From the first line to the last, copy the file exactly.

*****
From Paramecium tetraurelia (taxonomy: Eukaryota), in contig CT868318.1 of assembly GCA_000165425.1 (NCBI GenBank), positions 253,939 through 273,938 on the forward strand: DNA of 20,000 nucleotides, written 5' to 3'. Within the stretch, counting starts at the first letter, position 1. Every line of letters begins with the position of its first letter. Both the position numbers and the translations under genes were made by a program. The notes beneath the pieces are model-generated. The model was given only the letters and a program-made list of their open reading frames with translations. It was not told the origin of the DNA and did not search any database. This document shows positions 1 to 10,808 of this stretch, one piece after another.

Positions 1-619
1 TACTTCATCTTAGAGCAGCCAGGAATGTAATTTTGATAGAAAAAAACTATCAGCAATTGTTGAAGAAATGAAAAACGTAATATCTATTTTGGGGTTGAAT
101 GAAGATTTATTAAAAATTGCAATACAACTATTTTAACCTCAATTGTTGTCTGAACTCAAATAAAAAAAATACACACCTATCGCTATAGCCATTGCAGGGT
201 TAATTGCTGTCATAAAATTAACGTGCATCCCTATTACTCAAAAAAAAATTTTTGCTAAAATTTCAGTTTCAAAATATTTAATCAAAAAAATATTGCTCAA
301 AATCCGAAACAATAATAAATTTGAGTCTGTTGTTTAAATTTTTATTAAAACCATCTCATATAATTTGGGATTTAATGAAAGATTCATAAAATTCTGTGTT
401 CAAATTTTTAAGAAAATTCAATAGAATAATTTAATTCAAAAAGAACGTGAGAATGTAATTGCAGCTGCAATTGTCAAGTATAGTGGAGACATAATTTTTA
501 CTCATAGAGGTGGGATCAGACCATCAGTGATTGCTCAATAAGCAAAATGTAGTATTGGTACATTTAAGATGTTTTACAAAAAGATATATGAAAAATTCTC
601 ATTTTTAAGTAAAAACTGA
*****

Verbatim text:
From Paramecium tetraurelia (taxonomy: Eukaryota), in contig CT868318.1 of assembly GCA_000165425.1 (NCBI GenBank), positions 253,939 through 273,938 on the forward strand: DNA of 20,000 nucleotides, written 5' to 3'. Within the stretch, counting starts at the first letter, position 1. Every line of letters begins with the position of its first letter. Both the position numbers and the translations under genes were made by a program. The notes beneath the pieces are model-generated. The model was given only the letters and a program-made list of their open reading frames with translations. It was not told the origin of the DNA and did not search any database. This document shows positions 1 to 10,808 of this stretch, one piece after another.

Positions 1-619
1 TACTTCATCTTAGAGCAGCCAGGAATGTAATTTTGATAGAAAAAAACTATCAGCAATTGTTGAAGAAATGAAAAACGTAATATCTATTTTGGGGTTGAAT
101 GAAGATTTATTAAAAATTGCAATACAACTATTTTAACCTCAATTGTTGTCTGAACTCAAATAAAAAAAATACACACCTATCGCTATAGCCATTGCAGGGT
201 TAATTGCTGTCATAAAATTAACGTGCATCCCTATTACTCAAAAAAAAATTTTTGCTAAAATTTCAGTTTCAAAATATTTAATCAAAAAAATATTGCTCAA
301 AATCCGAAACAATAATAAATTTGAGTCTGTTGTTTAAATTTTTATTAAAACCATCTCATATAATTTGGGATTTAATGAAAGATTCATAAAATTCTGTGTT
401 CAAATTTTTAAGAAAATTCAATAGAATAATTTAATTCAAAAAGAACGTGAGAATGTAATTGCAGCTGCAATTGTCAAGTATAGTGGAGACATAATTTTTA
501 CTCATAGAGGTGGGATCAGACCATCAGTGATTGCTCAATAAGCAAAATGTAGTATTGGTACATTTAAGATGTTTTACAAAAAGATATATGAAAAATTCTC
601 ATTTTTAAGTAAAAACTGA